He said it was a numbers game — until enough people complain about it (and until the cost of a full recall/repair programme outweighs the inconvenience and cost of annoying customers prepared to argue, or forcing them to pay for faults they know are theirs) they deny it.
Well, today I read Apple’s number is up.
They have finally accepted there is a fault with the butterfly keyboard design and all notebooks* are covered for a free repair (* they are not laptops as they will tell you when you complain they get so hot they literally burn your legs as happened to me, but that’s a whole other story).
My business partner’s Macbook Pro 2017 model started having keyboard problems a few months ago. At the time, Apple had a limited fix for some serial numbers. I put her number in and it said it was not part of the affected batch and wasn’t eligible for a free repair.
Now, at last, they accept it is.
My last Medium story on this subject ended when I had my repaired Macbook and I could get back to work after 9 months of problems and stress.
Sadly, that wasn’t the end of it.
Eventually, the keyboard started going wrong. Small things at first, that I put down to my typing (which has always been fast and good, but as I get older, busier and more tired, isn’t always as good as it was).
But over time it became obvious it wasn’t my fault. It became worse and worse. More keys stuck. More keys randomly failed to work.
And eventually two keys literally broke off.
I’d already reported the keyboard problems to Apple before the keys fell off. And their solution was to spray air on it. Needless to say it didn’t solve the problem.
When they keys snapped off, I snapped too. I got back to a senior Apple adviser and straight away they said I was covered by UK consumer law and entitled to a new replacement due to the existing repairs (the replacement would be the 2017 model).
At first I was ok with this. Then I found out they were going to make me jump through hoops. Firstly, I had to go back — again — to the Marbella store to have it looked to show the keys had fallen off… (which took them 5 minutes and took me an afternoon and another pair of toll fees).
The senior adviser at Apple UK was due to call me while I was at the store so he could speak to the Spanish staff member. But once she had done ‘her job’ and confirmed the keyboard was faulty (you don’t say?) she refused to wait around to speak to the Apple UK staff member about to call and said that was a separate issue and I’d need to book another appointment for another day to do that. And with that, she walked away…
When he did call a few minutes later, he was rather surprised that she had refused to speak to him, but at least he had the notes on the system that meant we could proceed with the replacement.
It was at this point I was told the replacement could only be sent to me after I sent the old one back and it had been received and processed.
Could I hand it in to the Apple store I was stood outside? No. Apple Spain is a different company (legally correct, but a terrible excuse for a worldwide group of companies — especially when both are inside the EU).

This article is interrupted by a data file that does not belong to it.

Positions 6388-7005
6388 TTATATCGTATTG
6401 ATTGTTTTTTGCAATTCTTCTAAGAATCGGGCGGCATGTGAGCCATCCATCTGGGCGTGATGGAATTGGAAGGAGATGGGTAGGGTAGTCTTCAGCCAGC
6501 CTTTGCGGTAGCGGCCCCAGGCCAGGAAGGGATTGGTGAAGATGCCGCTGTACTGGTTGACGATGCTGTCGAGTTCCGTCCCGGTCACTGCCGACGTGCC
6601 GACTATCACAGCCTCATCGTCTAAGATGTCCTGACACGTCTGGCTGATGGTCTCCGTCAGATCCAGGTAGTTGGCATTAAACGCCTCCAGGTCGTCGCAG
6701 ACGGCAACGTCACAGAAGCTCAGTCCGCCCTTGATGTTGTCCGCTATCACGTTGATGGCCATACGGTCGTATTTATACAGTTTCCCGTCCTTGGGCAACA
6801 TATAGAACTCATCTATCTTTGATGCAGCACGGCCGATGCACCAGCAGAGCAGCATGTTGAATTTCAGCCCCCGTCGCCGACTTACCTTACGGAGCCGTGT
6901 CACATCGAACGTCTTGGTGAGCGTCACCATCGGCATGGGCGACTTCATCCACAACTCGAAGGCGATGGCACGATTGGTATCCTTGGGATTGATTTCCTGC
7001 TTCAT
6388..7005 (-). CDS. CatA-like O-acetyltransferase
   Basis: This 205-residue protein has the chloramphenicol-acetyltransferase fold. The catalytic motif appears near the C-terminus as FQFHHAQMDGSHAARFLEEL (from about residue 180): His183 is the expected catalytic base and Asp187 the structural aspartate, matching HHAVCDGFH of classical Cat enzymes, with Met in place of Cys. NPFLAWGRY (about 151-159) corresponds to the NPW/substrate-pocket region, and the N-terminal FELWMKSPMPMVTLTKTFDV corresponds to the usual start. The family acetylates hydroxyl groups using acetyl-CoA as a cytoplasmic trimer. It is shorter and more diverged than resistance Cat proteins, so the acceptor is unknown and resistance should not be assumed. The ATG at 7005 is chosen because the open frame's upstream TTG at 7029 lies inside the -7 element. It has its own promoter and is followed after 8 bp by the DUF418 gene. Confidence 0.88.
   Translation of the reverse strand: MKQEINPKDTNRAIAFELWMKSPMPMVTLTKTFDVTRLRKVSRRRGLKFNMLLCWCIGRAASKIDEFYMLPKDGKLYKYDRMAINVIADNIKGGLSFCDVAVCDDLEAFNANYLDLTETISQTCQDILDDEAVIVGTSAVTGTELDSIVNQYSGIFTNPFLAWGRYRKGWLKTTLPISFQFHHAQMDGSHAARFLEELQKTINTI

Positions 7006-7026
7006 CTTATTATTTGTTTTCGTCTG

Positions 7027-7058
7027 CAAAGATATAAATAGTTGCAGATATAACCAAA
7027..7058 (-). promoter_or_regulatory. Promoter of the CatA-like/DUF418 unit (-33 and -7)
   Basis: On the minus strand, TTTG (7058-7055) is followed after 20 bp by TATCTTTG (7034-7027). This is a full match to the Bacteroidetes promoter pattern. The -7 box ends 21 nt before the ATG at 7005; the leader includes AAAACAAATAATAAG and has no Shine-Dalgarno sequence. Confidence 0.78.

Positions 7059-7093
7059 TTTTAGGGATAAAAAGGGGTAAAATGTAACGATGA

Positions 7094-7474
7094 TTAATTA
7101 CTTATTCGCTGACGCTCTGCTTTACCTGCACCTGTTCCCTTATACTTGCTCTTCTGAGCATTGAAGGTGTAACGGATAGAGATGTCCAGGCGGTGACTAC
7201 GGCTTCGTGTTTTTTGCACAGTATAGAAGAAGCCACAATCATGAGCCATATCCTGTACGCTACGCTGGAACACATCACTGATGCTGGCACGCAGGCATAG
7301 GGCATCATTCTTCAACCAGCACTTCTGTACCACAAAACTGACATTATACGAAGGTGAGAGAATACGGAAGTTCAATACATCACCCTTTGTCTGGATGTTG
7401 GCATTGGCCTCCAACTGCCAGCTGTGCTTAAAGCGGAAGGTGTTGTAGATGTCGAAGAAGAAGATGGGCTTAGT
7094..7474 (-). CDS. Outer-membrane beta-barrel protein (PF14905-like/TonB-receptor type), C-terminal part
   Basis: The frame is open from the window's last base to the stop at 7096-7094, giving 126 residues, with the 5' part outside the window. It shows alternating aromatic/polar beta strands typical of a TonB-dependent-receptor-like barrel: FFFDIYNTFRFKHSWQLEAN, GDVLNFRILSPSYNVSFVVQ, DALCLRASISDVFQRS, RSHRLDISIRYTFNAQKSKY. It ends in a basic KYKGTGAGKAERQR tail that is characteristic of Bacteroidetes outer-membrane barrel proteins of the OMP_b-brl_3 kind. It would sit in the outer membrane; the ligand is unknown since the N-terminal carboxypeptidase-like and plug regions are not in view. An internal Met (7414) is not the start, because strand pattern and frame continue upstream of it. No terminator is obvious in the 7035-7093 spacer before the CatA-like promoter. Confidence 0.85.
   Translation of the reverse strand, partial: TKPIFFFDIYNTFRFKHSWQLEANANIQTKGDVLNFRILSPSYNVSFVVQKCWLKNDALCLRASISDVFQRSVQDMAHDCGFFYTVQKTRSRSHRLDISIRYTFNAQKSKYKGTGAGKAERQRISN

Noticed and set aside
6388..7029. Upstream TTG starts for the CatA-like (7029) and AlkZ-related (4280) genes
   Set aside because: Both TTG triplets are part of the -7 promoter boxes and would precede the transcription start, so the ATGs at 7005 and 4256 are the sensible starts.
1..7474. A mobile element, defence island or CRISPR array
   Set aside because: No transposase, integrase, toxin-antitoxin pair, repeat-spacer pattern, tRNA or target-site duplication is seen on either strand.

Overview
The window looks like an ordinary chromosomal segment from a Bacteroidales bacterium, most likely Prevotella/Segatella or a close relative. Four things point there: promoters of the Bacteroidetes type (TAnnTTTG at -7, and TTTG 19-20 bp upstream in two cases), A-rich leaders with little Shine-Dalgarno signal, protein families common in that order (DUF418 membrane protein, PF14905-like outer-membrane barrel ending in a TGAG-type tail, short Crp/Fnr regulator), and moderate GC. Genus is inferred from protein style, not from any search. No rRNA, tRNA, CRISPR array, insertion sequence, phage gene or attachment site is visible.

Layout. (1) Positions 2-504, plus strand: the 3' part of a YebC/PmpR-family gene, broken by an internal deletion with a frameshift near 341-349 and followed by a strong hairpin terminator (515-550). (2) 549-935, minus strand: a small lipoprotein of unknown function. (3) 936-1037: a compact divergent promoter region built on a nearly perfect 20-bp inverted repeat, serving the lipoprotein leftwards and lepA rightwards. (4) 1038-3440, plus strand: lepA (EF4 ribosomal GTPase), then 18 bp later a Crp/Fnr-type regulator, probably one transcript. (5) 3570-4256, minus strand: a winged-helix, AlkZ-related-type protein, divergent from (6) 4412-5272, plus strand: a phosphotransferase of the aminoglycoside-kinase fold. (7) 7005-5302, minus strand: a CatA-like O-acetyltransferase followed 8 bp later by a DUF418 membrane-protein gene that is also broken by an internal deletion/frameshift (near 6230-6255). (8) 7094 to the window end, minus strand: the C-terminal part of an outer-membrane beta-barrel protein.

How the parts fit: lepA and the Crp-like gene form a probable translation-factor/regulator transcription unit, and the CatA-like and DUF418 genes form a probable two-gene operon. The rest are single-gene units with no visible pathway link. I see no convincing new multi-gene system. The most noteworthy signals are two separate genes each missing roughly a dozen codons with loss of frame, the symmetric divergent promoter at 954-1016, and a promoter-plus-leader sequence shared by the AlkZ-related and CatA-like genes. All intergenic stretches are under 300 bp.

Could a friend, due to visit the UK, hand it in to the Manchester store where I bought it? No. They can’t accept returns like that.
It had to be collected by Apple. From a UK address. I couldn’t send it from Spain to Apple UK myself directly. Really. They said it would be refused.
No, I had to send it to the UK so they could collect it from a UK address. The reason given for this was ‘consumer law’. Seriously.
Ok then, but could my friend collect the replacement from the Apple store in Manchester and bring it back with her? Nope. The old one had to be collected, processed, checked (again), etc etc etc, and then, and only then, would they send a replacement by courier — but only to a UK address.
Amazon will happily send me cheap items from Amazon UK to Spain for a few quid, but Apple refused to send a replacement for a 3,300 GBP computer to Spain — despite this now going on for over a year.
So I’d be without a computer for some weeks.
My metaphorical wound was now so full of salt there was no more they could rub in.
The only way I could get a computer faster was if I paid them for another one, before I had the refund on the broken one I was sending back. Thanks for the trust Apple. I guess they are right, I could have decided I wanted to keep the broken computer for… you know… well… no, actually, I have no idea.
Amazingly, for some reason that now I find hard to understand, I actually agreed to this. I wasn’t happy but I needed to work so…
This then led to a complete farce where it took two weeks of Apple trying to process various cards and failing. That first day, when it was agreed, I tried to pay over the phone but their system kept coming up with an unspecified error. After about an hour or so, I was told it was now working and the payment had gone through. It would be shipped soon.
Then, when I heard nothing for days, I called back and was told the payment hadn’t gone through — so I was waiting for my shipment in vain — but the system wouldn’t allow them to take payment again as the system thought I had paid…
I ended up speaking to 3, maybe 4?, advisers who each took the case over. We tried English cards, Spanish cards, personal cards, business cards. I moved money from one country to another. Everything failed.
There was no problem with any of the cards in terms of funding. They put it down to ‘systems failure’, ‘maybe because it’s a Spanish card’, and various other excuses.